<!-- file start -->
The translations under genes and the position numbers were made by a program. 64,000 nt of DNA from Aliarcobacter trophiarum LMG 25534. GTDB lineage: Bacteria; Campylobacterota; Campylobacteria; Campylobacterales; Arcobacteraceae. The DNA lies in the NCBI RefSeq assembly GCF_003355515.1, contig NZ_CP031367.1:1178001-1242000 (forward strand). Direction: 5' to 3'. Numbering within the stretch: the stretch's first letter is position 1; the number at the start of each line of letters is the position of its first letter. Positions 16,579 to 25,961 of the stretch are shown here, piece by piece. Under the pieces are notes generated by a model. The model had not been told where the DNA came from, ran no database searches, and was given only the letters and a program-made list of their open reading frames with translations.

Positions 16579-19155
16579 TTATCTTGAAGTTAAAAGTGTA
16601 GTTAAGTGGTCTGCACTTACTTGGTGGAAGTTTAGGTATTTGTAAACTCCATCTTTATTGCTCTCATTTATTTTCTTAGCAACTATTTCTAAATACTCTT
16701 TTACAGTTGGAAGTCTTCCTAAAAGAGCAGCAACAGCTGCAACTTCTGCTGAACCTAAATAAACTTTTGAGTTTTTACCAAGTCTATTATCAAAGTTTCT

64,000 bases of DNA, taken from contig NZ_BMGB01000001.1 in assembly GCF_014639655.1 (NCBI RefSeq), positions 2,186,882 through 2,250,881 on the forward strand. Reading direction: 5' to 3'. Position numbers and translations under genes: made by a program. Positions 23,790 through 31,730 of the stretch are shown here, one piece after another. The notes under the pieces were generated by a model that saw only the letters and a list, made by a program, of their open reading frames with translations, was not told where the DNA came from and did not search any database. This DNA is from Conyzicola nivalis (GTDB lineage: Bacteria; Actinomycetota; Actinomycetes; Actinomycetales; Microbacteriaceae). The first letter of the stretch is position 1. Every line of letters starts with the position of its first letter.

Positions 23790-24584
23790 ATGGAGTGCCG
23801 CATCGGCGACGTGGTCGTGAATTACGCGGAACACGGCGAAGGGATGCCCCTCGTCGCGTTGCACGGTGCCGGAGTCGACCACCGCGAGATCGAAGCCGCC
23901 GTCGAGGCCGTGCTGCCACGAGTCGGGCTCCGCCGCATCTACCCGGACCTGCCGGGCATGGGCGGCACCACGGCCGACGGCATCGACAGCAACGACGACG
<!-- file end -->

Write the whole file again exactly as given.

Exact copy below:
The translations under genes and the position numbers were made by a program. 64,000 nt of DNA from Aliarcobacter trophiarum LMG 25534. GTDB lineage: Bacteria; Campylobacterota; Campylobacteria; Campylobacterales; Arcobacteraceae. The DNA lies in the NCBI RefSeq assembly GCF_003355515.1, contig NZ_CP031367.1:1178001-1242000 (forward strand). Direction: 5' to 3'. Numbering within the stretch: the stretch's first letter is position 1; the number at the start of each line of letters is the position of its first letter. Positions 16,579 to 25,961 of the stretch are shown here, piece by piece. Under the pieces are notes generated by a model. The model had not been told where the DNA came from, ran no database searches, and was given only the letters and a program-made list of their open reading frames with translations.

Positions 16579-19155
16579 TTATCTTGAAGTTAAAAGTGTA
16601 GTTAAGTGGTCTGCACTTACTTGGTGGAAGTTTAGGTATTTGTAAACTCCATCTTTATTGCTCTCATTTATTTTCTTAGCAACTATTTCTAAATACTCTT
16701 TTACAGTTGGAAGTCTTCCTAAAAGAGCAGCAACAGCTGCAACTTCTGCTGAACCTAAATAAACTTTTGAGTTTTTACCAAGTCTATTATCAAAGTTTCT

64,000 bases of DNA, taken from contig NZ_BMGB01000001.1 in assembly GCF_014639655.1 (NCBI RefSeq), positions 2,186,882 through 2,250,881 on the forward strand. Reading direction: 5' to 3'. Position numbers and translations under genes: made by a program. Positions 23,790 through 31,730 of the stretch are shown here, one piece after another. The notes under the pieces were generated by a model that saw only the letters and a list, made by a program, of their open reading frames with translations, was not told where the DNA came from and did not search any database. This DNA is from Conyzicola nivalis (GTDB lineage: Bacteria; Actinomycetota; Actinomycetes; Actinomycetales; Microbacteriaceae). The first letter of the stretch is position 1. Every line of letters starts with the position of its first letter.

Positions 23790-24584
23790 ATGGAGTGCCG
23801 CATCGGCGACGTGGTCGTGAATTACGCGGAACACGGCGAAGGGATGCCCCTCGTCGCGTTGCACGGTGCCGGAGTCGACCACCGCGAGATCGAAGCCGCC
23901 GTCGAGGCCGTGCTGCCACGAGTCGGGCTCCGCCGCATCTACCCGGACCTGCCGGGCATGGGCGGCACCACGGCCGACGGCATCGACAGCAACGACGACG